Heart Health

Updated 05 August 2015

The mechanism of cough

How do we cough? What happens in you throat and lungs? This action reminds one of a pressure cooker blowing off steam.


Sensing something is wrong…

Both the upper and lower airways are lined by slow-reacting and fast reacting receptors which can respond to a number of different types of stimuli ranging from dust to irritant gases as well as excess mucus. Once the receptors are triggered, a signal is sent via the vagus nerve, setting up a reflex with the signal being transmitted to your brainstem and consciousness making you aware that you need to clear these noxious particles or gases.

Preparing for the cough…

The cough centre situated in the medulla in a matter of milliseconds, makes your consciousness aware of the fact that you need to cough as well as sending impulse back down to the diaphragm and intercostal rib muscles, preparing them for the cough action.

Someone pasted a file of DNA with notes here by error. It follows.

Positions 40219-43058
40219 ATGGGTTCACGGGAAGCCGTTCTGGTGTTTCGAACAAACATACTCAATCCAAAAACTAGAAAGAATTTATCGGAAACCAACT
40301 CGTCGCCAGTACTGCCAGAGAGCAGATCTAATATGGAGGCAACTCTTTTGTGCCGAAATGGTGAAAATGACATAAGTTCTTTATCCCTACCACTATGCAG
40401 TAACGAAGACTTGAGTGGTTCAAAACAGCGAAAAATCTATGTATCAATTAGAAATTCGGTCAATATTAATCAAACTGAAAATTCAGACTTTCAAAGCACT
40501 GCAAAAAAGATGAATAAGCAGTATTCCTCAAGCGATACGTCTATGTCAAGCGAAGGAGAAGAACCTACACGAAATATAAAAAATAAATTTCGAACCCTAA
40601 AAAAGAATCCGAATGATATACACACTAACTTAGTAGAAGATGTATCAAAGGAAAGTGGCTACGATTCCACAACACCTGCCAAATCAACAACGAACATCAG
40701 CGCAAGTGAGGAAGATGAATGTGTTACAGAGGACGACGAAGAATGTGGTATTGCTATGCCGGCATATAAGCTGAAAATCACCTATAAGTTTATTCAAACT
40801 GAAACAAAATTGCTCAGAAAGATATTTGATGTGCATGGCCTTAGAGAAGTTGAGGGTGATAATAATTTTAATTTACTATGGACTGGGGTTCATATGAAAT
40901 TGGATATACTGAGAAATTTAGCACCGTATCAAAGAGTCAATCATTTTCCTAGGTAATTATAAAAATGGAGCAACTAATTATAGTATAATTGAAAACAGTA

The first action is that the diaphragm ‘drops’ to suck air into the chest filling the thoracic cavity. The second action following the diaphragm movement is the glottis or ‘voice box’ closes to prevent any air from leaving the chest.

Finally the actual cough…

Thereafter the cough centre triggers the diaphragm and intercostal muscles to contract, making the thoracic cavity smaller and building up pressure inside the chest… then the closed glottis opens allowing the high pressure air to suddenly escape from the chest through the airways hopefully taking with it any irritating particles, foreign bodies or phlegm which triggered the entire reflex to start with. Air leaving the chest can reach speeds of up to 200 km/h and even faster in the event of a sneeze! 

Compiled February 2011 by Dr. Greg Symons [MB. ChB, DipPEC, FCP (SA), Cert. Pulm. (SA)], Consultant Pulmonologist, Division of Pulmonology, Department of Medicine, Groote Schuur Hospital & Clinical Researcher, UCT Lung Institute (Pty) Ltd www.lunginstitute.co.zain George Street, Mowbray. Contact the UCT Lung Institute on ph 021 406 6850.





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